The photograph comes to us through the kindness of Susheel J. Kurien, the creator of a new documentary, FINDING CARLTON, a film about the story of jazz in India.  Here’s how Susheel describes his film:

Through the portraits of a few remaining survivors, it tells the unknown and mesmerizing story of a bygone age of jazz in India.  Through archival material and poignant encounters with a maverick bebop guitarist, jazz fans, and other artists, the film uncovers an untold story of cultural cross-pollination: born of pre-war African-American diaspora, American Army presence in Calcutta during the Second World War; and of US State Department sponsored jazz tours in India.  The film also illuminates the influence of American jazz on Bollywood. Artfully edited in a rhythmic, multi-layered, warmly intimate and affectionate style, FINDING CARLTON revives the intense power of a largely undocumented jazz movement, weaving memory, concert footage and expert commentary with scenes of moving reunion between elder Indian jazz pioneers. Centered on human chracters with idiosyncratic lifestyles and built around rich archival material including audio, it progressively gathers force to relate the story of an entire Indian jazz generation.  FINDING CARLTON is currently in production and welcomes the support of those who would like to help complete this film.  Conceived by Susheel J,. Kurien, a Half Diminished Production in collaboration with Chrysalis Films.  Thanks to Mansoor Khan for the “Bollywood” scenes from Teesri Manzil, used with permission from the owner. Please contact: findingcarlton@gmail.com for more information. 

You can see the trailer on YouTube:

http://www.youtube.com/watch?v=yX0OH-t8WZY&feature=channel_video_title

And, for more information and other scenes from the film, visit Susheel’s blog:

http://bluerhythm.wordpress.com/

I have to point out that the documentary is indeed artfully done, and it is also the only film I’ve ever seeen to devote any attention to the masterful African-American hot pianist Teddy Weatherford.

TRADITION IS A TEMPLE (in New Orleans)

Tradition is a Temple — a music documentary — asks for your help to show what never left New Orleans.  Its filmmakers call for pledges to “crowd-fund” post-production on this musician owned-documentary on New Orleans music culture.

Tradition is a Temple highlights the dynamic resilience of New Orleans musicians, acclimated to hard times and dedicated to their city, the way of life, and the music. The artists discuss how, as children, they were inspired to pursue music, the trials of jazz today, and how the traditional sounds of the streets will survive.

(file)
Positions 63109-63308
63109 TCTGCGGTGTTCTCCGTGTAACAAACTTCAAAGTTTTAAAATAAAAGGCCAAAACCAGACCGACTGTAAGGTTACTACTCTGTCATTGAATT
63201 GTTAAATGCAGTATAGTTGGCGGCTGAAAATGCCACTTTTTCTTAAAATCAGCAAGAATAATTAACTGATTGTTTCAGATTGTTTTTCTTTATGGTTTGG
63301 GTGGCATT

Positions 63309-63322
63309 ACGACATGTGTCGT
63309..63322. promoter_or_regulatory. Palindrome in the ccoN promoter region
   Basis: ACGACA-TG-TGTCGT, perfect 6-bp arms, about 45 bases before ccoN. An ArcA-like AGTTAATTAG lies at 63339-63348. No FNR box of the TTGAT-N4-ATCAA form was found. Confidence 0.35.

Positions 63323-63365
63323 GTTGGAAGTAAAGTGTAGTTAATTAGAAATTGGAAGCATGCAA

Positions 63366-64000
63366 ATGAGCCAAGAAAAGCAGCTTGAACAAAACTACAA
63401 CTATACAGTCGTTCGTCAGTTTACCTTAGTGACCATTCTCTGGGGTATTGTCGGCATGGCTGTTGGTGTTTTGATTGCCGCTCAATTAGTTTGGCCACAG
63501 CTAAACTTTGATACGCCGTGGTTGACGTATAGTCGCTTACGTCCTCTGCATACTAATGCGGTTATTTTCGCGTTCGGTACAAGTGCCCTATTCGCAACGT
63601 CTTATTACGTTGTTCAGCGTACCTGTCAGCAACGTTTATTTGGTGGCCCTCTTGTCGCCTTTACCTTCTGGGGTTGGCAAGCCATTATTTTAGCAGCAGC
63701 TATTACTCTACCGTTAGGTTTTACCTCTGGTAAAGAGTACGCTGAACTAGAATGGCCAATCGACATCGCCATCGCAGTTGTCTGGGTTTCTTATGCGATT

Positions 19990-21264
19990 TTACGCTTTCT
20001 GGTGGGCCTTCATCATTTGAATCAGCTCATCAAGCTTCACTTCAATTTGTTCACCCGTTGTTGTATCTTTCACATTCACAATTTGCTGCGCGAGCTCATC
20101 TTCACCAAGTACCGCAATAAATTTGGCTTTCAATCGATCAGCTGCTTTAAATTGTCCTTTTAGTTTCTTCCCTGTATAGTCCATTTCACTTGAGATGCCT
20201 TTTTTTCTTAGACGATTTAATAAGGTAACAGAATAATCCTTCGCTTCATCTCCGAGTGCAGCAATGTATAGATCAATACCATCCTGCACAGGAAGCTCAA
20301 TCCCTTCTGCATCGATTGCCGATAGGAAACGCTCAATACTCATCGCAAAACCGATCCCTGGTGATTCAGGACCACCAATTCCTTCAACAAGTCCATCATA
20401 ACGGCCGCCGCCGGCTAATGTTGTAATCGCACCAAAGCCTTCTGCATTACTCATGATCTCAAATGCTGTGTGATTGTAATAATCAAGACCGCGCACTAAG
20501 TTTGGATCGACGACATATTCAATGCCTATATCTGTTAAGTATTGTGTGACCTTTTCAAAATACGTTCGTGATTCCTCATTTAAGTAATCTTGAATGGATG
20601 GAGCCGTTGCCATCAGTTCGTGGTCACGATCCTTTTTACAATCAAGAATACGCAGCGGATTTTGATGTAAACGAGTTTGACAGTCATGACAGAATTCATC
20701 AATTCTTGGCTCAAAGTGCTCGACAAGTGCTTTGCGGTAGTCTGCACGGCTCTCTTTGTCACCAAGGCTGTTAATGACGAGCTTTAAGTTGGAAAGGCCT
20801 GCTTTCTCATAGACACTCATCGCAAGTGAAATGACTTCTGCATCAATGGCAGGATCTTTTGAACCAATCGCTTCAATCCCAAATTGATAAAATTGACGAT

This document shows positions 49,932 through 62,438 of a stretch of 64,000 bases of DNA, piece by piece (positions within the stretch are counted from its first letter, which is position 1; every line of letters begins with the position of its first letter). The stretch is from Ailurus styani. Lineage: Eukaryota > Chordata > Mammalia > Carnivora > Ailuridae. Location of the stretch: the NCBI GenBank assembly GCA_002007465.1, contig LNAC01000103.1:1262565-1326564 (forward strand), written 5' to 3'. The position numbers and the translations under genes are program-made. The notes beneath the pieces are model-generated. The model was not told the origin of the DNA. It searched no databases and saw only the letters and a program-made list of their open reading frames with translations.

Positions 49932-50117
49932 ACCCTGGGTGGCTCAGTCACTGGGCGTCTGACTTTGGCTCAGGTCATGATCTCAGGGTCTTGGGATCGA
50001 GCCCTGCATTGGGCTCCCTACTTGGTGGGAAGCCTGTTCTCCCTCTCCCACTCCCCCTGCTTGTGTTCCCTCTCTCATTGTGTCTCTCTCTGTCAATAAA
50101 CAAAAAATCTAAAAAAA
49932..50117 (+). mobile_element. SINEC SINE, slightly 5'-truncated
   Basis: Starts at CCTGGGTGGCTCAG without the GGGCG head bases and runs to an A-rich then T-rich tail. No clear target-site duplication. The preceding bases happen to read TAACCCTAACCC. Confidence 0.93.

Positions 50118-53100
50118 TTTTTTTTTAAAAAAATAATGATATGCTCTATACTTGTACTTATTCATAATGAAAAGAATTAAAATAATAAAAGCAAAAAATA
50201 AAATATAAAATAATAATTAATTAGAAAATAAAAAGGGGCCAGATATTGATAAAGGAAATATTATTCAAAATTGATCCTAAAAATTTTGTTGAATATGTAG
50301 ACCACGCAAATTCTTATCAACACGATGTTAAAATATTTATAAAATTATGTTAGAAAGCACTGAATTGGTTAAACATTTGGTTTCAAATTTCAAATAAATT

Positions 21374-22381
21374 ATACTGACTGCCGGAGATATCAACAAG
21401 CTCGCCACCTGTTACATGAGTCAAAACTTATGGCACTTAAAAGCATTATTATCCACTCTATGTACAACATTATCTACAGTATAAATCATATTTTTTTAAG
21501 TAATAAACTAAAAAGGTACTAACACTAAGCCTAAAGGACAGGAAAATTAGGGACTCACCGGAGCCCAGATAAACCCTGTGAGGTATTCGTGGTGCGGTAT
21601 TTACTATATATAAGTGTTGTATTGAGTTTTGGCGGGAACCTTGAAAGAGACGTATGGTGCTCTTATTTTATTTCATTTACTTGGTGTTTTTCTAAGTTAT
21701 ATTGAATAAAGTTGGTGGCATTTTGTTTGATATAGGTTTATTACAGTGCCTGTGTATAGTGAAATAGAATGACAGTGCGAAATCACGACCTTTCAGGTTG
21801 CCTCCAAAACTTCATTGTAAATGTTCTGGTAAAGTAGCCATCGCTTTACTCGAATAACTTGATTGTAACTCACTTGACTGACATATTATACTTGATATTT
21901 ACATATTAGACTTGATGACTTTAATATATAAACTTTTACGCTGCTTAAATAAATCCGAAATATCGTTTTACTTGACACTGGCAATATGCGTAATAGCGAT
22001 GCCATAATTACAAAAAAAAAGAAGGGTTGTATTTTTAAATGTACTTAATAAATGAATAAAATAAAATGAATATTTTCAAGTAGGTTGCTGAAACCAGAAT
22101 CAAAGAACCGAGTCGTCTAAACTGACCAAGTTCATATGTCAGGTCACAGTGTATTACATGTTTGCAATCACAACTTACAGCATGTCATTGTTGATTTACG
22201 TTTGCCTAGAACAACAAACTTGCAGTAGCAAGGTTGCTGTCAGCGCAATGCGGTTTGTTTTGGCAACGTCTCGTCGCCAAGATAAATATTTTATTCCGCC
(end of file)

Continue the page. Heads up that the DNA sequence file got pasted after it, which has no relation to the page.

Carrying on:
The non-fiction film aims to show that Katrina, the economic downturn, and the BP oil spill can’t quiet this small, buoyant, and totally unique American sub-culture. After all, children still dance along with brass bands on Sunday afternoon Second Line parades as they have for generations.
 
Filming began in 2006, when director Darren Hoffman was a film-school-graduate-turned-music-student attempting to capture the nuts and bolts of New Orleans music by video taping his drum lessons with prominent local musicians. After several years and hundreds of DV tapes, Hoffman’s “video project” had slowly grown to include intimate interviews with his teachers, multi-camera studio recordings, and live concert footage. That wasn’t all, Hoffman’s passion for the music had evolved into a commitment to his teachers; he gave all of the featured musicians a majority share in the film.
 
“I don’t know if any of the artists actually believe that there will be any profits coming back to them.” Darren admitted, “Unfortunately, a lot of guys are used to getting the short end of the stick when they sign contracts… Either that or they don’t think anyone wants to watch a movie about jazz.”
 
The filmmakers are raising money in order to complete the costly post-production process through online “crowd funding”.  On sites like Kickstarter.com and IndieGoGo.com artists, filmmakers, musicians and designers can raise significant amounts of money from hundreds of donors, each pledging small amounts of money. Tradition is a Temple offers pre-orders for the DVD and Soundtrack as just a few of the many rewards in exchange for pledging toward their campaign, which continues until Feb. 3, 2011.
 
“With a little luck,” Hoffman added, “we’ll be able to prove to [the artists in the film] that we’re legit, and to the world that jazz music still has resonance in American culture.”

http://traditionisatemple.com/
Featuring: Shannon Powell, Jason Marsalis, Lucien Barbarin, Roland Guerin, Steve Masakowski, Ed Petersen, Topsy Chapman, The Treme Brass Band, The Baby Boyz Brass Band, and spoken word performer Chuck Perkins.
Writer/Director: Darren Hoffman
Producers: Darren Hoffman, Patrick Stafford, and Kristen McEntyre.
Executive Producer: Darren Hoffman
Director of Photography: James Laxton
Sound: Steve Reynolds and Kevin Schneider
Editor: Darren Hoffman